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Which is better - Tea or Coffee?

Coffee is the second most consumed beverage in the world, after water – historically the UK has been a nation of Tea drinkers – this has changed dramatically over the past 15 years, but still tea is one of the most consumed beverages in the world.

Both beverages have been around for a long time. According to a legend, tea was discovered by the Emperor of China in 2737 BC while he was boiling water under a tree. When leaves fell into the boiling water, he tasted it and was surprised by its goodness. Consequently tea became popular among priests and scholars in China and Japan, who drank tea to stay awake, study or meditate. Tea has also been widely associated with mindfulness, spirituality and solid health.

On the other hand coffee appeared much later and is believed to have originated in the Ethiopian highlands where legend says a goatherd named Kaldi noticed his goats became hyperactive after eating certain berries from a tree. Coffee then spread to monks at monasteries, where they drank the beverage to keep them alert while praying. From there it spread across the Arabian Peninsula.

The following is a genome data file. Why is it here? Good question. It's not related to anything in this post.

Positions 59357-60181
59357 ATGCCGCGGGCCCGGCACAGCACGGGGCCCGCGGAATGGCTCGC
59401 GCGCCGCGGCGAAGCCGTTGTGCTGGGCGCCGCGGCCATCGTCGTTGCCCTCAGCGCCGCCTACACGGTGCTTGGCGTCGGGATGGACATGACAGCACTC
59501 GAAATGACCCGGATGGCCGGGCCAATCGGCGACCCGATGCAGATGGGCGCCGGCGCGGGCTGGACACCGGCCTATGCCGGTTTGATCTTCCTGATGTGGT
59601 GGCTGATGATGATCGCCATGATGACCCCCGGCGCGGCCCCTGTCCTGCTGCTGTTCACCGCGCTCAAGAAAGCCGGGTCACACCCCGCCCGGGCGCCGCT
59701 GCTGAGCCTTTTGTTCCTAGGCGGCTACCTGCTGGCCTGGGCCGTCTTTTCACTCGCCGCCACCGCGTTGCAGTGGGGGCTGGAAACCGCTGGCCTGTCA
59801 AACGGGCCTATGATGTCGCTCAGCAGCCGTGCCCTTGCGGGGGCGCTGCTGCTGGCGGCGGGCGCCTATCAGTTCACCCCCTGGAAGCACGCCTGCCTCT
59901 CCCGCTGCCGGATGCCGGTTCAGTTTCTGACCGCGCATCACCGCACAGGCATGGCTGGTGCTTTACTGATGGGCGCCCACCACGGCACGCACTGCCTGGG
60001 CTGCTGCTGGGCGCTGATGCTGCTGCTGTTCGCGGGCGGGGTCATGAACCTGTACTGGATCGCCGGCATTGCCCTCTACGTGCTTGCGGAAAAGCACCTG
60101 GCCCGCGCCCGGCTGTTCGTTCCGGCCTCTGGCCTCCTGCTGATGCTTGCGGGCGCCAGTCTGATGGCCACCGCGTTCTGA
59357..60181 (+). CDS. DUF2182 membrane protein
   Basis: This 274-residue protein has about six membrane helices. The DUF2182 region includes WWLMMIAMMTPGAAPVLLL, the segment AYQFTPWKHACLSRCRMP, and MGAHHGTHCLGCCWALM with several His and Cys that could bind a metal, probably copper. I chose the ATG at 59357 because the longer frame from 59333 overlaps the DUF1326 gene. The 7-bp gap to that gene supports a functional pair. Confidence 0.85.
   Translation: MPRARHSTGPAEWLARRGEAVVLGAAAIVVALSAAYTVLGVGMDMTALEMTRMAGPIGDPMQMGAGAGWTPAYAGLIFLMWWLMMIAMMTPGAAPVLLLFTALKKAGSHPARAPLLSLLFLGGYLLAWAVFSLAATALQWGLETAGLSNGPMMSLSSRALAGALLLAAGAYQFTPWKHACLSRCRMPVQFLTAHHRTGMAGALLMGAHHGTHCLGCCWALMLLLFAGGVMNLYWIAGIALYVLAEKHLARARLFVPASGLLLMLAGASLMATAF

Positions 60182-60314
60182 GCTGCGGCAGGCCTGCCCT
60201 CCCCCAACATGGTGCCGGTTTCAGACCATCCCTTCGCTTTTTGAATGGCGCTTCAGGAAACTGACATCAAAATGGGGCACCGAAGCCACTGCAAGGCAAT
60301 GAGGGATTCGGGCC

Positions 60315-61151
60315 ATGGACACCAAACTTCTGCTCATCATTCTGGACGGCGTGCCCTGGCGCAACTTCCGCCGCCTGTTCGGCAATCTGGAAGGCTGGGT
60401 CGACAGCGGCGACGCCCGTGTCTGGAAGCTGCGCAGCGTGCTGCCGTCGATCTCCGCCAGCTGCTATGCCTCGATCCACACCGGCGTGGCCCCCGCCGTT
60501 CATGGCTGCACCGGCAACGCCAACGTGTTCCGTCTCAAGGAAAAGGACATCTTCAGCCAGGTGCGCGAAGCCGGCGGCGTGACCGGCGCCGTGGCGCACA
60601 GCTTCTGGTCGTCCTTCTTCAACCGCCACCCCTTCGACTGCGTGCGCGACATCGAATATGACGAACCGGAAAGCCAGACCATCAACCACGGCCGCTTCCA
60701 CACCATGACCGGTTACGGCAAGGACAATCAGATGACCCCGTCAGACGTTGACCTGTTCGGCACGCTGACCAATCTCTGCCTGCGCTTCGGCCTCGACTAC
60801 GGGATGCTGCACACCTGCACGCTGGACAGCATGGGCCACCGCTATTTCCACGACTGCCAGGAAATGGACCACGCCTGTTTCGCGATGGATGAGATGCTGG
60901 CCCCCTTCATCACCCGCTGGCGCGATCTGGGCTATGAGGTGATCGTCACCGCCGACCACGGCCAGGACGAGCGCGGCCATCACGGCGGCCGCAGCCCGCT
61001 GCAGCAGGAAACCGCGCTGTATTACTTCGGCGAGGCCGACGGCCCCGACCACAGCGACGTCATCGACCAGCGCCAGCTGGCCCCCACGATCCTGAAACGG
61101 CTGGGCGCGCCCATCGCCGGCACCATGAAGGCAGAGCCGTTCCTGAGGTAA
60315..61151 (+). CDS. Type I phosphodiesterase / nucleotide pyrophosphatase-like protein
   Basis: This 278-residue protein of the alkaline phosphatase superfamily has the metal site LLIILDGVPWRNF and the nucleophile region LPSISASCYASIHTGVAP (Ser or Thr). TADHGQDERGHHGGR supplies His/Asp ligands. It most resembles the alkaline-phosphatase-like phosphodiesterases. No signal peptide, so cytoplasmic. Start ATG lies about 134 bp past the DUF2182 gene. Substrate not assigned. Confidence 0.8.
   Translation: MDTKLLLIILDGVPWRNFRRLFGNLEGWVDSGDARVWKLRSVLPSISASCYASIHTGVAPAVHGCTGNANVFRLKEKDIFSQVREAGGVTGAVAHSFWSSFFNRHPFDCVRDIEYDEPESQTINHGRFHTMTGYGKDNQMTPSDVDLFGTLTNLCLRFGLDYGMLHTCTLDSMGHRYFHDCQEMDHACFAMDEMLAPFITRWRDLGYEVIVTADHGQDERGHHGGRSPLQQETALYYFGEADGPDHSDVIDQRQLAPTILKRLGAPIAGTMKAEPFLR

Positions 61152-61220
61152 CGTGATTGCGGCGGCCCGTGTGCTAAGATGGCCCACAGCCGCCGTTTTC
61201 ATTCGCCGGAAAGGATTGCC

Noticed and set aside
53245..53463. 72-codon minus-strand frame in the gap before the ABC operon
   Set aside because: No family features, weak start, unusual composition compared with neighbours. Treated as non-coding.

Both coffee and tea were Eastern beverages, not arriving in Europe until much later. Coffee only arrived in Europe by the 17th century.

Both beverages have their benefits, though it’s always hard to pinpoint exactly what those are due to the amount of contradictory studies. There are specific benefits to coffee, in which studies have shown that coffee has the ability to reduce diseases such as dementia or Alzheimer’s and even type 2 diabetes. Caffeine also supposedly helps in constricting blood vessels in the brain thereby reducing migraines and alleviating hangovers.

Tea, on the other hand, is filled with antioxidants which have potential cancer fighting properties. According to the National Cancer Institute at the National Institutes of Health, tea contains polyphenol compounds, which are antioxidants that might aid in cancer prevention. Tea has also long been known as a therapeutic or medical drink that has both soothing and rejuvenating qualities.

However, other studies associate having too much caffeine and drinking coffee and tea with increased anxiety, tachycardia, heart palpitations, insomnia, restlessness and nausea. If high amounts of unfiltered coffee are used, the chances of higher levels of ‘bad’ cholesterol, Low-density Lipoprotein (LDL) can be increased. Some Tea, on the other hand, contains fluoride which while good for dental health, can also be linked to a risk of brittle bones and even osteoporosis.

Ever feel like you can’t get a straight answer – the old adage of ‘everything in moderation’ can be observed here, but definitely leave out the cream and three sugars – they are definitely bad for you (aren’t they?)

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